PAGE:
ASASSN-16ax: Discovery of A Heavily Obscured Probable Supernova in 2MASX J01312331+6019128
ATel #8594; G. Masi (Virtual Telescope Project, Ceccano, Italy), J. S. Brown, T. W.-S. Holoien, K. Z. Stanek, C. S. Kochanek, D. Godoy-Rivera, U. Basu (Ohio State), B. J. Shappee (Hubble Fellow, Carnegie Observatories), J. L. Prieto (Diego Portales; MAS), D. Bersier (LJMU), Subo Dong, Ping Chen (KIAA-PKU), J. Brimacombe (Coral Towers Observatory), G. Bock (Runaway Bay Observatory, Australia), I. Cruz (Cruz Observatory), S. Kiyota (Variable Star Observers League in Japan)
on 26 Jan 2016; 20:51 UT
Distributed as an Instant Email Notice Supernovae
Credential Certification: Jonathan Brown (email@example.com)
Subjects: Optical, Supernovae, Transient
Referred to by ATel #: 8636
During the ongoing All Sky Automated Survey for SuperNovae (ASAS-SN or "Assassin"), using data from the quadruple 14-cm "Brutus" telescope in Haleakala, Hawaii, we discovered a new transient source, most likely a supernova, in the galaxy 2MASX J01312331+6019128.
ASASSN-16ax (AT 2016ag) was discovered in images obtained on UT 2016-01-26.23 at V~16.0 mag. We also detect the object in images obtained on UT 2016-01-24.24 (V~16.2). We do not detect (V>16.2) the object in images taken on UT 2016-01-23.21 and before. An image obtained on 2016-01-26 by G. Masi confirms the discovery of the transient. This figure shows the archival DSS image of the host (left) and the G. Masi confirmation image (right). The red circle has a radius of 5" and is centered on the position of the transient in the G. Masi image.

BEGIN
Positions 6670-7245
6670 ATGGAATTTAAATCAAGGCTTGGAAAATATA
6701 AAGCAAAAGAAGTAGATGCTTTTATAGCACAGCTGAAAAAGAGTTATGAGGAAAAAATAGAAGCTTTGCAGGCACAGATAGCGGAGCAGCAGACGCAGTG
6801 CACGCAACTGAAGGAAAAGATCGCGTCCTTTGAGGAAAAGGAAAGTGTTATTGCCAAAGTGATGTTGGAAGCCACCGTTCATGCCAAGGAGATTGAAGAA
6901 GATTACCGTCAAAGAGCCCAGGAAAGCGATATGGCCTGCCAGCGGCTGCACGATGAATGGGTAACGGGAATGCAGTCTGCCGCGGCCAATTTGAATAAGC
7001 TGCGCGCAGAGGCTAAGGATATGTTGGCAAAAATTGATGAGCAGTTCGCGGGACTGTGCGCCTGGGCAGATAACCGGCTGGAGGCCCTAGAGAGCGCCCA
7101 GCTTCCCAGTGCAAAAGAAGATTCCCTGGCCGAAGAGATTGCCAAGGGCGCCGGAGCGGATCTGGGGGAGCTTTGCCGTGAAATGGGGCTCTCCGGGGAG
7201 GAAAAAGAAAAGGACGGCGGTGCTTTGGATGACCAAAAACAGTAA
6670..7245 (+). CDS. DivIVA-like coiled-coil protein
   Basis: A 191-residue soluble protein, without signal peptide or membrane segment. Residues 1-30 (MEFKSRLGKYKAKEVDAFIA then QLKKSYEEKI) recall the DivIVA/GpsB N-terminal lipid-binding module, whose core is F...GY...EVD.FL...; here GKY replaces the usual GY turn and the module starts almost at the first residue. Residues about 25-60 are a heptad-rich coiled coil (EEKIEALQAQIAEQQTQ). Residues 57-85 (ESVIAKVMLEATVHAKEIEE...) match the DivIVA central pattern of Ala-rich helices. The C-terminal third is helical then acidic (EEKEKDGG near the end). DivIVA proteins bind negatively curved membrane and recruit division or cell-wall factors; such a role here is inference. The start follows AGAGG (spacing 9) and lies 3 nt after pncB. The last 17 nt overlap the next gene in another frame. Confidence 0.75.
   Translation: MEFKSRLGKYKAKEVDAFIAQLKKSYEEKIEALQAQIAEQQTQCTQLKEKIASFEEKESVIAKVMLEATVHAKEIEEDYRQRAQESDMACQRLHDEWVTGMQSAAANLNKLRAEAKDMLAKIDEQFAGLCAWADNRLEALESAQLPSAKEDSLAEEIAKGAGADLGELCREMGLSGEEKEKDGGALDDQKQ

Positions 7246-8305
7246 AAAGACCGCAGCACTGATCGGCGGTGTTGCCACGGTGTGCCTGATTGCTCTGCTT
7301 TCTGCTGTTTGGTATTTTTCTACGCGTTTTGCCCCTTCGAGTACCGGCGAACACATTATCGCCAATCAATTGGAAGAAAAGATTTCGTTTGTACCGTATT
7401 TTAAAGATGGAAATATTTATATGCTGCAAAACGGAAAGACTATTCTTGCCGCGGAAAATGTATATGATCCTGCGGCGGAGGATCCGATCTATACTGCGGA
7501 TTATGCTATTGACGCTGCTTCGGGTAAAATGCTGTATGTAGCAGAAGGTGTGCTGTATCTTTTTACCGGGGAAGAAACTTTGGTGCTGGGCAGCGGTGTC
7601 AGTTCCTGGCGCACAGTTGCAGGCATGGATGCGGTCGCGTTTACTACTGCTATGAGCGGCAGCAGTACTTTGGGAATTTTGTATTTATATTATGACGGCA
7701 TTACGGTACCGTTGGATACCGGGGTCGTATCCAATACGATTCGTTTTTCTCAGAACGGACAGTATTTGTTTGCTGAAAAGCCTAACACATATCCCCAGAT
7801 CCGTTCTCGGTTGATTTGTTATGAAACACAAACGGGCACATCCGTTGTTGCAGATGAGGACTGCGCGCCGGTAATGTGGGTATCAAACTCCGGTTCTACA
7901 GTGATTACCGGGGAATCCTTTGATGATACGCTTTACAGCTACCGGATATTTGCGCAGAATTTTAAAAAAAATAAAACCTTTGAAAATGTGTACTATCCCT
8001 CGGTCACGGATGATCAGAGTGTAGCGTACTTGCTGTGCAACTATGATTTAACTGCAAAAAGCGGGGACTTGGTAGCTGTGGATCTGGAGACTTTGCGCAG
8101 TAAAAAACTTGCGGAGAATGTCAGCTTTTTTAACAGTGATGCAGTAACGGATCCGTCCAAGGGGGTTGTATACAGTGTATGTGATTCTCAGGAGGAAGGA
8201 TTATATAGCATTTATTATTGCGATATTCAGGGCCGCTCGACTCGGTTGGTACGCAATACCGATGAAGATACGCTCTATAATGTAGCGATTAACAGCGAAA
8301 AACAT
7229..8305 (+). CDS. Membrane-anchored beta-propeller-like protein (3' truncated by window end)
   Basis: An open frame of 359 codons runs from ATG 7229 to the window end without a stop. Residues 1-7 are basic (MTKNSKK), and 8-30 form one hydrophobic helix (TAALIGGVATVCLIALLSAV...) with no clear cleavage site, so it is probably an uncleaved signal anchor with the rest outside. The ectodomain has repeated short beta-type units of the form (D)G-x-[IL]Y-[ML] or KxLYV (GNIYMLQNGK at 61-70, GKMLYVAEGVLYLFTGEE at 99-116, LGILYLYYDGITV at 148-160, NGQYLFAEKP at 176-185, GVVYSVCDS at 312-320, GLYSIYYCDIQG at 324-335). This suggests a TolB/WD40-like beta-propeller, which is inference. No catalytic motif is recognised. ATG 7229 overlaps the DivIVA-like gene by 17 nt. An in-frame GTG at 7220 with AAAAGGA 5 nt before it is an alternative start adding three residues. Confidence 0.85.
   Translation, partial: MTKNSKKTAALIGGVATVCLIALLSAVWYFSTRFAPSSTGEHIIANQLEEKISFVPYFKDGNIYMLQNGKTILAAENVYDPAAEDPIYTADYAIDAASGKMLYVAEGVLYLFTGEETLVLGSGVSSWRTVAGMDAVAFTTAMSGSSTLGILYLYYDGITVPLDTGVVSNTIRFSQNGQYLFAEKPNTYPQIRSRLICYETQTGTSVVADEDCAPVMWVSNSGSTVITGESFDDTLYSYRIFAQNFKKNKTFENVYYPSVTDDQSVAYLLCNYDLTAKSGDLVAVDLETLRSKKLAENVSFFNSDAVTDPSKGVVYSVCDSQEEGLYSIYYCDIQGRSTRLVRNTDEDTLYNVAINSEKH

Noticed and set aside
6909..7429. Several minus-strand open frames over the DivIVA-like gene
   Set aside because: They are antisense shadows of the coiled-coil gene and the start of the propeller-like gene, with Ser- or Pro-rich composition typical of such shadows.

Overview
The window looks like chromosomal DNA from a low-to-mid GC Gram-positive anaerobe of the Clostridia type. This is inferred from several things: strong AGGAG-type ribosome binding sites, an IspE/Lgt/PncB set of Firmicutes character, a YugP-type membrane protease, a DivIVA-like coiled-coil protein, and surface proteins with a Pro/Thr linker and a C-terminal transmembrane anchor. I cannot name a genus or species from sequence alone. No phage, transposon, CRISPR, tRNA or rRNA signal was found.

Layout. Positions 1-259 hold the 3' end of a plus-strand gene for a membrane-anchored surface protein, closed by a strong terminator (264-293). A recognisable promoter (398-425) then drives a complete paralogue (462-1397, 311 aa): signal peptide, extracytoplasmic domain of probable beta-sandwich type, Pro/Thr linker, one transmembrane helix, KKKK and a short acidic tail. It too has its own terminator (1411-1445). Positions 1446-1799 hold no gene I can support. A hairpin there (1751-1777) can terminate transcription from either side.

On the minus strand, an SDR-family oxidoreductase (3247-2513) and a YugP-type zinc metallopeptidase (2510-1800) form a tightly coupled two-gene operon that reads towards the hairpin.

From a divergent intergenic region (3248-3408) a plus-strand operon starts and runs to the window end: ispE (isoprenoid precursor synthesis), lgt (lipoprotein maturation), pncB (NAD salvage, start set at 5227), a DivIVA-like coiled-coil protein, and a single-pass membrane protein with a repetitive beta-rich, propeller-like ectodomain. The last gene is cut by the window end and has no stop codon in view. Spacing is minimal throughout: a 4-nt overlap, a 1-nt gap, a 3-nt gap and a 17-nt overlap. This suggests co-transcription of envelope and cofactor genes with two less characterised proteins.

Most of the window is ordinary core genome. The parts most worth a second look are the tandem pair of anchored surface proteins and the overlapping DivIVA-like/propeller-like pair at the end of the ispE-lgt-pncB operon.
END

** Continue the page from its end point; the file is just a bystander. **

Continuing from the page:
The position of ASASSN-16ax is close to the Galactic plane (A_V=1.512), and approximately 1.0" North and 2.0" West from the center of the galaxy 2MASX J01312331+6019128 (no redshift information available from NED). Properties of the new source and photometry are summarized in the tables below:
Object RA (J2000) DEC (J2000) Disc. UT Date Disc. V mag Approx. Abs. Mag Offset from Host (")
ASASSN-16ax 01:31:23.180 +60:19:13.65 2016-01-26.23 16.0 N/A 2.24
Obs. UT Date V mag
Follow-up observations are encouraged.
We thank LCOGT and its staff for their continued support of ASAS-SN. ASAS-SN is supported by NSF grant AST-1515927, the Center for Cosmology and AstroParticle Physics (CCAPP) at OSU, the Mt. Cuba Astronomical Foundation, George Skestos, and the Robert Martin Ayers Sciences Fund. For more information about the ASAS-SN project, see the ASAS-SN Homepage and the list of all ASAS-SN transients.